I now see, as mentioned earlier in this thread, that NightStar and Diamond appear to be the front runners.

NightStar @ : http://www.nightstarflashlight.com/customer/home.php

Diamond Gen IV @: http://www.quality-items-flashlights.com/product_info.php?products_id=157

Now, The problem I am having is how do the NEWEST of these two flashlights stack up? I wonder if the graph of brightness and run time of the Diamond vs the NightStar is against the older NightStar which has apparently upgraded its LED to the StarCore LED.
Anyone know the apparent differences? I understand that the Diamond has a larger capacitor which gives it the much longer advertized runtime (the extra shaking would make sense) and is waterproof to an amazing 400' as opposed to a mere 160' for the NightStar....as with watches with such claims if I am under 160 + feet of water the time of day and does my flashlight work are not my number one prorities.

Another feature of the NightStar is the use of opposing pole magnets at either end to facilitate quicker movement of the rare earth magnet throught the copper coils. The Forever light uses rubber bushings...don't get the Forever light.

The CS version of the NightStar also is offered in White (Greenish White), Green and Red LED versions. The CS is a compact version, I don't believe the Diamond is offered in anything but white and is the size of the larger NightStar II.

Okay now....what do the experts here have to day?

By the way.....did anyone else notice the caviat that the NightStar can be used as a compass if suspended by the middle? Okay, which end is North?
 

rodmeister

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I'm not a fan of shakelights but they have their place as a last ditch flashlight that doesn't depend on batteries. Does anyone know of the longevity of the capacitor? My limited experience in electronics years ago taught me that capacitors had short lifespans of only a few years. Things might be different now but does anybody know if the capacitor will crap out in five years?
 

mridude

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...................then again..............you could always consider a jar of Fire Flies..........the insects not the flashlight.....................
 

stamat

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Please excuse me for being so direct.
I'd say don't fall for that novelty trap.
It is easy to sell something now and promise it will work in 5 years.

This reminds me the crase of expensive self charging watches (solar swinging weight etc.) by Seiko / Pulsar / Casio.
They all needed replacement of the rechargeable battery / capacitor after about three years. My lithium battery Casio was advertised as 10 year and lasted 6 (not so great either).

I'd say just stock up on Litium batteries - actually cheaper, proven and more convenient. The best part is that you would eventually be able to use them (emergency or not).

If there is no major emergency in three years your shake light would be a a quickly dimming paperweight and a loss of investment.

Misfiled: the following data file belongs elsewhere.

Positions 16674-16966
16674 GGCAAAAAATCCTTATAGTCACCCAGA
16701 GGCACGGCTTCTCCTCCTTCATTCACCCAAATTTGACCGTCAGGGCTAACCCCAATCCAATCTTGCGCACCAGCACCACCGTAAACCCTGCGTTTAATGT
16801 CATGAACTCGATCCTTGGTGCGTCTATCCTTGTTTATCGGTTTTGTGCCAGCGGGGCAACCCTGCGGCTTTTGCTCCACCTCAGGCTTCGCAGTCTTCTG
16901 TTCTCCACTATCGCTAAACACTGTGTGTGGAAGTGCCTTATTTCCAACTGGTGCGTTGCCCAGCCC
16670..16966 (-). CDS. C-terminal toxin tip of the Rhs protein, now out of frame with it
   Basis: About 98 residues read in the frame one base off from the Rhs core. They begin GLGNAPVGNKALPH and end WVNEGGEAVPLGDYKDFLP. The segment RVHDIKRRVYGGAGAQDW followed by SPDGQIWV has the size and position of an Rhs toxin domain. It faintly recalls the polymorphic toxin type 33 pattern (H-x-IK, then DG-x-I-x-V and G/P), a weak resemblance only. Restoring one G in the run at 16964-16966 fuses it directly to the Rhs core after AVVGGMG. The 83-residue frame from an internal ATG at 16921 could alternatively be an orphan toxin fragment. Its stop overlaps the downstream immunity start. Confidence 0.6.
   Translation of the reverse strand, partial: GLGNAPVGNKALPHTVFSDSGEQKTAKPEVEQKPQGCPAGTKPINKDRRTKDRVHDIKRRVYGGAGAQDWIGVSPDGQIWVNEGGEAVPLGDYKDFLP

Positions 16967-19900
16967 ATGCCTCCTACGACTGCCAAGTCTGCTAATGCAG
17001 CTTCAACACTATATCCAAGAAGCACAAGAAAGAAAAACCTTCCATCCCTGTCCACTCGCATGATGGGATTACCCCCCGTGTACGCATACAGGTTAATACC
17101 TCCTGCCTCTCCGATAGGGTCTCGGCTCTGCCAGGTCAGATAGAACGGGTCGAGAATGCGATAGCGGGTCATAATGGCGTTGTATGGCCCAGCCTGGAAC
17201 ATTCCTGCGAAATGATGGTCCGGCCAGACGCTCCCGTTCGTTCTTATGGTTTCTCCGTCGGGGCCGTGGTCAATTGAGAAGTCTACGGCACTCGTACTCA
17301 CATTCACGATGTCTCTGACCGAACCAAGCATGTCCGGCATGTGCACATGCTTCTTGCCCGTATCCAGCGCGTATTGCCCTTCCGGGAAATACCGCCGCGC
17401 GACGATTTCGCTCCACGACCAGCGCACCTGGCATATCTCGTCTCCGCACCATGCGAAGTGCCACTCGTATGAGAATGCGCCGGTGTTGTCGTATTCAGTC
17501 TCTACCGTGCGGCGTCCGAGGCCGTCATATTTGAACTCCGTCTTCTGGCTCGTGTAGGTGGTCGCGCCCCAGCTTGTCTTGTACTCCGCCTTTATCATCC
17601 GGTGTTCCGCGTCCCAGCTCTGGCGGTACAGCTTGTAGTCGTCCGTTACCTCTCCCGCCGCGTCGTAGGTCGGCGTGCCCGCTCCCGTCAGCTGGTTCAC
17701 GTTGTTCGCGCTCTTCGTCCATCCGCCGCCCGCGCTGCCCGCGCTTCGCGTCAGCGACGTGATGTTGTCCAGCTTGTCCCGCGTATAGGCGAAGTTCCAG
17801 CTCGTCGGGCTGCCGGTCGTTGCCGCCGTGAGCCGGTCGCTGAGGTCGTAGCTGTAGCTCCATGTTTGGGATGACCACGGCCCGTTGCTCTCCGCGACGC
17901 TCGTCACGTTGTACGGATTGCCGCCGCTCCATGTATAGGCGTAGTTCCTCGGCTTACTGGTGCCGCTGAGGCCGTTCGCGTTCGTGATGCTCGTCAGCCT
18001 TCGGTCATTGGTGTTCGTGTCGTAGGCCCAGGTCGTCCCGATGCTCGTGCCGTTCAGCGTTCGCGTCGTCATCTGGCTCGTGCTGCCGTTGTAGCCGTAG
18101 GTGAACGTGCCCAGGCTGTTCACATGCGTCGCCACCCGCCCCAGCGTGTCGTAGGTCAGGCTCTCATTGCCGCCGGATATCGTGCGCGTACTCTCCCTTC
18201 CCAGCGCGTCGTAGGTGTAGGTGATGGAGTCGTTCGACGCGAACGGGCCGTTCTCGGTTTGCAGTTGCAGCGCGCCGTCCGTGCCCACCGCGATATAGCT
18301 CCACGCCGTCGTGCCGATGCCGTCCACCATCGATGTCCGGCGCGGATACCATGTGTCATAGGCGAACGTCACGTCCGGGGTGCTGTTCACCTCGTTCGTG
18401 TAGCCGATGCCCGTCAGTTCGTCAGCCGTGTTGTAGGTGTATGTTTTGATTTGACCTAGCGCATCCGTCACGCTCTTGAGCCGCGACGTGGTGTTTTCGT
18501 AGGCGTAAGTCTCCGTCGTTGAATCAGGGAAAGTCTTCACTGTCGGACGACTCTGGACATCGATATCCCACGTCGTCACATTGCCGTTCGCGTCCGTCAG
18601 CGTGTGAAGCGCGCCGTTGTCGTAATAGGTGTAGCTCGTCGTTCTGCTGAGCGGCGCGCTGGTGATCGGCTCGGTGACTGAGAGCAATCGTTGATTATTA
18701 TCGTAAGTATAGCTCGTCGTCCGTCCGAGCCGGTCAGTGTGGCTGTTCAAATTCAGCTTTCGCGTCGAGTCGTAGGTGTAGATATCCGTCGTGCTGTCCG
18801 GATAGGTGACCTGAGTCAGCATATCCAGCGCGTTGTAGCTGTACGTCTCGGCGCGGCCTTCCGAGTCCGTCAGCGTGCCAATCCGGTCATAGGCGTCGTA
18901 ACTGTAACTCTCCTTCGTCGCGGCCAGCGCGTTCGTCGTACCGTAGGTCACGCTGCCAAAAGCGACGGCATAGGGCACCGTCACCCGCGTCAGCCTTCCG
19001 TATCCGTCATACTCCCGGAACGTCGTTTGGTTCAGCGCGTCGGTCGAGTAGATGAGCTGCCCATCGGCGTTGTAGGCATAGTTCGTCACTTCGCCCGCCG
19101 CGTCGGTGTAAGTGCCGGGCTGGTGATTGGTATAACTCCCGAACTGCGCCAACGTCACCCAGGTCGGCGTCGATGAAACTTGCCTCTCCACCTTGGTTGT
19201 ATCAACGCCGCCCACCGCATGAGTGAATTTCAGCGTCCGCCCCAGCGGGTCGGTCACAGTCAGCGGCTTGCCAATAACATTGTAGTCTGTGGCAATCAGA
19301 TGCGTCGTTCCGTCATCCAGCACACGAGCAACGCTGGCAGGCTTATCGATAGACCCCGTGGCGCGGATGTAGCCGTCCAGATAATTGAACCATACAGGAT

On the topic of emergencies - it is much more important to stock up on drinking water and keep some cash.

During emergency I myself would use the batteries from my various remote controls. Who needs a remote when the lights are out ;)
 

Norm

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rodmeister said:
I'm not a fan of shakelights but they have their place as a last ditch flashlight that doesn't depend on batteries. Does anyone know of the longevity of the capacitor? My limited experience in electronics years ago taught me that capacitors had short lifespans of only a few years. Things might be different now but does anybody know if the capacitor will crap out in five years?

You might be thinking of the paper capacitors used in old valve equipment, I don't think modern capacitors will be a problem, just think of the longevity of modern electronics all full of capacitors TV's Radio's etc. My Sony TV is about 15yrs old and has never given a moments trouble and I'm sure I have radio equipment far older than that.
 

Sub_Umbra

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I don't think that the watch analogy quite fits. This is a genre of lights that people buy just so they may be able to use it as a last resort. The majority of people who have watches only have one and they are using (wearing) it all the time. If someone was convinced that they only needed just one light for his sailboat I would agree wholeheartedly -- don't bet your life on just a shakelight. But that is not the case. These lights are intended to be backups. It's not like it's the only watch on your wrist.

I'm looking at the Nightstar from a preparedness point of view as just part of a package of lights. I already have a handful of cr123 driven lights and ~65 spare cells. The Nightstar may have value to me simply because it is so different from all of my other lights. It is attractive because no matter how well I stow my cr123s if my house breaks in half and they somehow get wet their ten year shelf life won't do anything for me. Ten more cells may not do anything for me under those circumstances, either.

They appeal to me not just because they make my portable emergency lighting more redundant -- they add potential redundancy to my kit without having all of the same weaknesses as my other lights. Water, salt water -- whatever kills the cr123s hopefully won't affect these in the same way. That's the whole idea and that's why many who have other lights will think about spending $40 to have a Nightstar in their kit.

That's the way I'm looking at them.